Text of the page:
TL;DR – Clarity’s Lab Team is excited to release version 2 of our PM2.5 Global Calibration! This new and improved version is trained on a much larger dataset of collocated measurements from all over the world, enhancing the calibration’s performance in diverse environments. In this blog post, we explain how we developed this new calibration and share performance metrics that show a significant improvement in sensor accuracy.

Background

Since the release of v1 of the PM2.5 Global Calibration in 2021, our partners have collocated hundreds of our Node-S devices with Federal Equivalent Method (FEM)-grade instruments worldwide. Initially developed to improve performance during wildfire smoke events in the United States, the v1 calibration has proven effective throughout the year and in regions without wildfire smoke. Building on this success, we aimed to leverage a much larger dataset for v2 to enhance accuracy and representativeness even further.

Calibration Development

The Global Collocation Dataset

Clarity’s clients have collocated hundreds of Node-S devices with FEM PM2.5 instruments globally. We carefully reviewed each collocation as part of a rigorous quality-control process, resulting in a dataset comprising 2.4 million hours of collocated Node-S and FEM data from:

  • 84 different cities
  • 623 nodes
  • 98 reference sites

This dataset represents a 12-fold increase in the number of hourly measurements compared to the dataset used for v1!

Figure 1: A map of the 98 reference sites included in the Global Collocation Dataset. Lighter blue dots are sites with data available via AirNow, EEA, or OpenAQ. Darker blue dots represent sites that may not be openly available (the location of these sites has been randomly offset).

Model Development

Our Lab employed Leave One (reference site) Out Cross-Validation to evaluate the performance of different modeling approaches. We tested various modeling techniques, including Gaussian Mixture Regression, Ensemble Forest Models, Neural Networks, and multiple linear regression. Additionally, we experimented with various derived features (e.g., dew point, interaction terms between different metrics).

The Final Calibration

After extensive experimentation, the Lab selected a multiple linear regression model that incorporates several features. This model was chosen for its transparency, ability to extrapolate outside the training domain, and most importantly, its ability to enhance the accuracy of Clarity’s PM2.5 measurements worldwide.

The model combines features measured directly by the Node with features derived from mathematical combinations of these measurements. Notably, no external data (e.g., land use, traffic, air pollution models, or satellite data) are used.

The uncorrected PM2.5 mass concentration output from the Plantower sensor correlates well with gravimetric instruments under stable environmental conditions and consistent particle composition but is affected by changes in these factors. To address this, the calibration model includes:

  • Two additional outputs from the PM sensor for size-resolved particle mass and number concentration. These outputs help detect changes in particle size distribution, addressing variability in particle composition.
  • Three terms related to environmental conditions. These terms account for the uptake of water by particles, which can alter particle sizes and optical properties, addressing the impact of changing environmental conditions.

The features are:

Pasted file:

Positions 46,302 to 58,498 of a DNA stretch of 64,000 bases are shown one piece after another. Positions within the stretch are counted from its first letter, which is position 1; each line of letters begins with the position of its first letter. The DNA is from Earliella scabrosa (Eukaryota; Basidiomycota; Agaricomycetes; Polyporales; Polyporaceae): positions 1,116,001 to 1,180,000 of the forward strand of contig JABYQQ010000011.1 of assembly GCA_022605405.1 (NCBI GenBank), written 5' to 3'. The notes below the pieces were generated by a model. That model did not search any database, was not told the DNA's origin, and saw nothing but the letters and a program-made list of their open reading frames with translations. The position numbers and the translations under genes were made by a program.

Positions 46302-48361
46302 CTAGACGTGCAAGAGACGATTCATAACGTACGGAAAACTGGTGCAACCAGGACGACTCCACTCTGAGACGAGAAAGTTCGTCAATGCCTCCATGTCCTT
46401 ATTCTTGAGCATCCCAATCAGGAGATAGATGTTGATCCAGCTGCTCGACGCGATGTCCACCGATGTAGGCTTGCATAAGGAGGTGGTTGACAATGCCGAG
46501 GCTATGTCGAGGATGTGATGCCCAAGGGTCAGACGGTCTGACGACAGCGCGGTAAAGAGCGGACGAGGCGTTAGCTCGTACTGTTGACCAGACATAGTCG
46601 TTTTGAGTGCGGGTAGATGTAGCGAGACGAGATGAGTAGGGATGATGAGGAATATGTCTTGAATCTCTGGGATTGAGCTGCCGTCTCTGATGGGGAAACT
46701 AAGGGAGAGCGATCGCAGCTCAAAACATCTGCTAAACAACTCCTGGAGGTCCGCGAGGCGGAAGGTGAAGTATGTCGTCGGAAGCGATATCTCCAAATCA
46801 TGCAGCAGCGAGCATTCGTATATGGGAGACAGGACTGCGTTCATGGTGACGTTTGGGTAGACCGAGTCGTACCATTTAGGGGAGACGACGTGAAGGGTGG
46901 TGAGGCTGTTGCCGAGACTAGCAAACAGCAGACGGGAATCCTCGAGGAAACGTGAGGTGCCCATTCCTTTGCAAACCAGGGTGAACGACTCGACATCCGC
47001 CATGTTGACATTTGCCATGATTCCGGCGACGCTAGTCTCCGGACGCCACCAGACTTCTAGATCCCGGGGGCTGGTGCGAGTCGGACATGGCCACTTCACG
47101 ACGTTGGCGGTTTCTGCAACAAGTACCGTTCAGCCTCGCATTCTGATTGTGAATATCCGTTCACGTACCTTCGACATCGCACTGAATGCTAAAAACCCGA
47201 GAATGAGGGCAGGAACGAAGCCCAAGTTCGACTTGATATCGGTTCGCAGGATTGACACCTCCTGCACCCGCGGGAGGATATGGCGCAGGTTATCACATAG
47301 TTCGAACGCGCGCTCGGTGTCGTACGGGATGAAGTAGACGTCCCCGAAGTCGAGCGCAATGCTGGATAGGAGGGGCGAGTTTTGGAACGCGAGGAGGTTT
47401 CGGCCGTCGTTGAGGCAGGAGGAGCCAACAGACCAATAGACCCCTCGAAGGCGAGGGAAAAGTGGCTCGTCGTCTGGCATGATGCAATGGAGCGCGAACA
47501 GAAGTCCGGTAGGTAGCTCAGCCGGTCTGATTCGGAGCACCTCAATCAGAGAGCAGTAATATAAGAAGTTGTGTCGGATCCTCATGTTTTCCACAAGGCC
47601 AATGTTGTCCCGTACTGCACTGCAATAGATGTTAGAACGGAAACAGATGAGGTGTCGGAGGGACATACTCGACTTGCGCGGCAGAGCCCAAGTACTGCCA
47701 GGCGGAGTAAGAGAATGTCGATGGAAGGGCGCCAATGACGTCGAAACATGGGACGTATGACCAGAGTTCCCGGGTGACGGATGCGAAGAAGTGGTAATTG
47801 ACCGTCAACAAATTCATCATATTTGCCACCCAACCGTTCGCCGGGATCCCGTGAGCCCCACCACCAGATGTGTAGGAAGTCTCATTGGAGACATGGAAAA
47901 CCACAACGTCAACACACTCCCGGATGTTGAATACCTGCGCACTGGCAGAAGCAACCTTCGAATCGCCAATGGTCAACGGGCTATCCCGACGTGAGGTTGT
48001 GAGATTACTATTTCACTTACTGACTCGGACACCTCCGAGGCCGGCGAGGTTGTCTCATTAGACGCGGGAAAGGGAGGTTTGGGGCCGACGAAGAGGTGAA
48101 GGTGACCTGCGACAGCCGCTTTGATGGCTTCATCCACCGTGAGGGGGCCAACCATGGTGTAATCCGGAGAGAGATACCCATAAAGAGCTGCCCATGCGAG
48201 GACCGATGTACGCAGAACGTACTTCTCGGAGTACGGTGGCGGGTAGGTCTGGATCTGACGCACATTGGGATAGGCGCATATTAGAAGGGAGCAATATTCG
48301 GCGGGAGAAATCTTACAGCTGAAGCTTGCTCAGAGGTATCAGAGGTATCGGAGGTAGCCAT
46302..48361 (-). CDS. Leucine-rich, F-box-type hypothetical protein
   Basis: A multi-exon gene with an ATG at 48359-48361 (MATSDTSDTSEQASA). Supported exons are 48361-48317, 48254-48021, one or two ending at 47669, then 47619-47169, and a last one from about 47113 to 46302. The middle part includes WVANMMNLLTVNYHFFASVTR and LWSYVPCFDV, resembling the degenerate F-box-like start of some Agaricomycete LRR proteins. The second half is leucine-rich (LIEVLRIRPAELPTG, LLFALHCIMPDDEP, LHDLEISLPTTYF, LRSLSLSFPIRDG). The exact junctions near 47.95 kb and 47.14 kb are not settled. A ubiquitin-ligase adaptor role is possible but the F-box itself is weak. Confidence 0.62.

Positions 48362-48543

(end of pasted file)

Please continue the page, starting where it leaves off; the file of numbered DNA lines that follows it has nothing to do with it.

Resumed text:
Feature Name 

 

Type 

 

Description 

pm2_5MassConc_raw Measured  

The raw PM2.5 mass concentration reading from the Plantower sensor 

pm10MassConc_raw Measured  

The raw PM10 mass concentration reading from the Plantower sensor 

pm1NumConc_raw Measured  

The raw PM1 number concentration reading from the Plantower sensor 

relHumidity_raw Measured  

The raw internal relative humidity readings from the Node-S 

pm_rh_interaction Derived from Node Measurements  

The interaction term (i.e. the product) of raw PM2.5 mass concentration reading and the raw relative humidity reading. 

temperature_minus_dew Derived from Node Measurements  

The difference between the raw temperature reading and the calculated dew point.

After training the model on our Global Collocation dataset, the form of the calibration is:

v2 Calibrated PM2.5 =
	pm2_5MassConc_raw * 0.274821 +
	pm10MassConc_raw * 0.263883 +
	pm1NumConc_raw * 0.171146 +
pm_rh_interaction * -0.004631 +
relHumidity_raw * -0.073857 +
pm_rh_interaction * -0.004631 +
temperature_minus_dew * -0.149043 + 8.076738

Where:
pm_rh_interaction = pm2_5MassConc_raw * relHumidity_raw 
temperature_minus_dew = temperature_raw - dewPoint
Where the dewPoint is calculated from relHumidity_raw and 
temperature_raw using the Magnus formula

How Well Does v2 Perform?

As shown in Figure 2, the v2 PM2.5 Global Calibration significantly enhances Clarity’s PM2.5 measurement performance compared to the already effective v1. The median R² increases to 0.79 (+7% from v1), and the median RMSE decreases to 2.7 μg/m³ (-12% from v1). Additionally, benefitting from the diverse Global Collocation Dataset, v2 generally outperforms custom collocation-based calibrations, indicating higher reliability over a wider range of pollutant concentrations and environmental conditions.

Figure 2: Distribution of monthly performance metrics for different calibrations calculated on the Global Collocation Dataset, covering a wide range of environmental conditions.

Awesome! So How Can We Use It?

If you are currently using the v1 Global calibration profile for PM2.5 your devices will automatically be upgraded to v2 on July 1st, 2024 unless you opt out by emailing support@clarity.io by June 28th, 2024. If you would like to transition to v2 before July 1st, 2024 or switch from a custom calibration to the v2 Global Calibration Profile, please contact support@clarity.io.